Petty cash can be as effective in buying political support as megabuck payments to elected officials and political parties. The latest example is unfolding in Washington, D.C., where Charter Communications is asking the Federal Communications Commission for permission to 1. enforce data caps on its customers and 2. start charging video competitors for access to those customers two years before the expiration of conditions imposed when it acquired Time Warner cable systems.
It’s the same story with assembly bill 570, which would lock Californians into slow broadband for a generation while shovelling taxpayer money to Frontier Communications and cable companies for minimal upgrades. Non profits are being actively recruited to sign on as supporters.
Some of the pay offs are in the tens of thousands of dollars range, but even a couple hundred bucks is enough to buy a letter of support. Whenever AT&T or companies – Charter and Comcast, particularly – want something from California lawmakers, they supplement their direct payments with testimony from a parade of non-profit organisations that have no discernible expertise or engagement with telecommunications policy.
As well told in an article in Ars Technica by Jon Brodkin, non profit organisations and politicians take Charter’s money and return the favor by arguing Charter’s case for early release from its FCC obligations…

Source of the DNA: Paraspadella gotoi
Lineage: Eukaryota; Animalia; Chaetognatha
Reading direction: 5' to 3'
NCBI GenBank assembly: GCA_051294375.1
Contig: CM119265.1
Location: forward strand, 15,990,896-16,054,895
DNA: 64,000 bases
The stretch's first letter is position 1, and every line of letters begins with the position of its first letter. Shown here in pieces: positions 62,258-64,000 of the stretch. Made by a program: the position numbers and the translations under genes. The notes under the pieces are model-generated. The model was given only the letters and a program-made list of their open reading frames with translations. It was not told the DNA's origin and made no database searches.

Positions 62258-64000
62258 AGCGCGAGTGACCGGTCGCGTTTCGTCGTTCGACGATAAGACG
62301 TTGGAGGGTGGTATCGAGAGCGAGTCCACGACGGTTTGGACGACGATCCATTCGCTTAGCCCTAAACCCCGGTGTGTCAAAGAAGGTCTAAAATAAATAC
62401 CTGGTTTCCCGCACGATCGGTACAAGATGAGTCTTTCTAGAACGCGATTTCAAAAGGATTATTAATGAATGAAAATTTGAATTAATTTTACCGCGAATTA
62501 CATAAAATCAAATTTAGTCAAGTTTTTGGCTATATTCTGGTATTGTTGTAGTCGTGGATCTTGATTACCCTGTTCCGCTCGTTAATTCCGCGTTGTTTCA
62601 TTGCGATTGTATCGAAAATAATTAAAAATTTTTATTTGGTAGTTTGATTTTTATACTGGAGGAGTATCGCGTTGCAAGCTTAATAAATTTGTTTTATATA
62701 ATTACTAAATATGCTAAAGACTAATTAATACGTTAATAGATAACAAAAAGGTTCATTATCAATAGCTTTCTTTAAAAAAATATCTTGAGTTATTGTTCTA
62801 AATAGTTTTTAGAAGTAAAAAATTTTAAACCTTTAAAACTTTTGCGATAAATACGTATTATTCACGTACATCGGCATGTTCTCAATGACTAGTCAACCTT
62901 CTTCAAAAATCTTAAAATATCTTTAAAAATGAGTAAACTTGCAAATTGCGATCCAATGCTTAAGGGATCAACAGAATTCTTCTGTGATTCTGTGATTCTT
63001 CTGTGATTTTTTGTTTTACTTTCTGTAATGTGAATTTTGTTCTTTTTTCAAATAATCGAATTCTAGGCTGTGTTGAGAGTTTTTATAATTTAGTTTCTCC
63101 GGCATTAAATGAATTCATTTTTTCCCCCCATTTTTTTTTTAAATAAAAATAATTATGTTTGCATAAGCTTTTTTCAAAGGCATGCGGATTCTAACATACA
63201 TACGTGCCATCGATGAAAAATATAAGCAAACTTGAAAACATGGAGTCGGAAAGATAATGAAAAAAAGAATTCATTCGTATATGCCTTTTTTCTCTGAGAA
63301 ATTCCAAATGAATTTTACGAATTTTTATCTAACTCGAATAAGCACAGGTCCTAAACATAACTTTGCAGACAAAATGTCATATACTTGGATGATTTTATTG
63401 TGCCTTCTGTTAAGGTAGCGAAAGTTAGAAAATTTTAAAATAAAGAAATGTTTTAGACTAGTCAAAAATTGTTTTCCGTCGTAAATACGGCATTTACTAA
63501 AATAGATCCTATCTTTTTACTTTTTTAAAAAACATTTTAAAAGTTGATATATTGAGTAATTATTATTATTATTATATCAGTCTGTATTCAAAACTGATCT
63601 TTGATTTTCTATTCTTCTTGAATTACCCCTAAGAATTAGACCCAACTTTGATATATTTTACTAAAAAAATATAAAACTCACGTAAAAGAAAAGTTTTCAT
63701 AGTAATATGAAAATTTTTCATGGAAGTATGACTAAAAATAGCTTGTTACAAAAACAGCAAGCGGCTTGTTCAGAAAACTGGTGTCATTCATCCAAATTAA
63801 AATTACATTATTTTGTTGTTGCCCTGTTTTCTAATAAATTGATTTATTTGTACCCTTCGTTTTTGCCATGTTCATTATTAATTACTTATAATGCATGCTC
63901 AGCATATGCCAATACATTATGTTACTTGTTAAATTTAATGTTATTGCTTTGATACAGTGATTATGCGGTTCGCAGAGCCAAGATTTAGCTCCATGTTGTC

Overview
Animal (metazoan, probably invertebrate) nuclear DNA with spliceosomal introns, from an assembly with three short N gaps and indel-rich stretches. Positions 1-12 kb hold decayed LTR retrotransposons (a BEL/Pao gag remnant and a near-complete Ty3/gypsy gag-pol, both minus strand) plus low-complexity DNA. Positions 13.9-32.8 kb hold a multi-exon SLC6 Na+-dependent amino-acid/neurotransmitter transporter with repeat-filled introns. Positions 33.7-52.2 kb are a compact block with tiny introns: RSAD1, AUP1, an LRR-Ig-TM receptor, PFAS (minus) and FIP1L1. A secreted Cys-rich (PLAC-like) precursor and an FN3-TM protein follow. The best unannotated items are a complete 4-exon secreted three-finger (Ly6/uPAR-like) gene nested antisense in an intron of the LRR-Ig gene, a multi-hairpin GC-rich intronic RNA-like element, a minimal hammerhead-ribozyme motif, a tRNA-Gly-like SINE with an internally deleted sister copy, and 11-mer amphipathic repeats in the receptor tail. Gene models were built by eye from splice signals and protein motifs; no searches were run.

Alongside the angry users of Spectrum Internet service are a number of politicians and charities urging the FCC to grant the petition. Charter has donated to these nonprofits and politicians, and it has apparently made a big outreach effort to get their public support for the petition. Many of the letters to the FCC echo Charter’s argument that it shouldn’t be treated differently from other Internet providers that don’t face such conditions—even though Charter willingly agreed to them in order to secure approval for a merger that made it the second-largest ISP in the United States after Comcast. The letters from nonprofits and politicians ignore the negative impact data caps would have on broadband customers.
The letters continue a years-long trend in which ISPs have been donating to charities and receiving their support in lobbying campaigns to complete mergers and eliminate consumer-protection regulations.
Reply comments on Charter’s FCC petition are due next Thursday. AB 570 comes up for a hearing the California senate’s energy, utilities and communications committee on Monday. A competing broadband bill, senate bill 1130, which would raise California’s minimum broadband standard to symmetrical 25 Mbps speeds, is also queued up for a hearing on Monday, in the assembly’s communications and conveyances committee.
I assisted the City of Gonzales with its efforts at the CPUC during the Time Warner Cable acquisition review, and its negotiations with Charter. I am not a disinterested commentator. Take it for what it’s worth.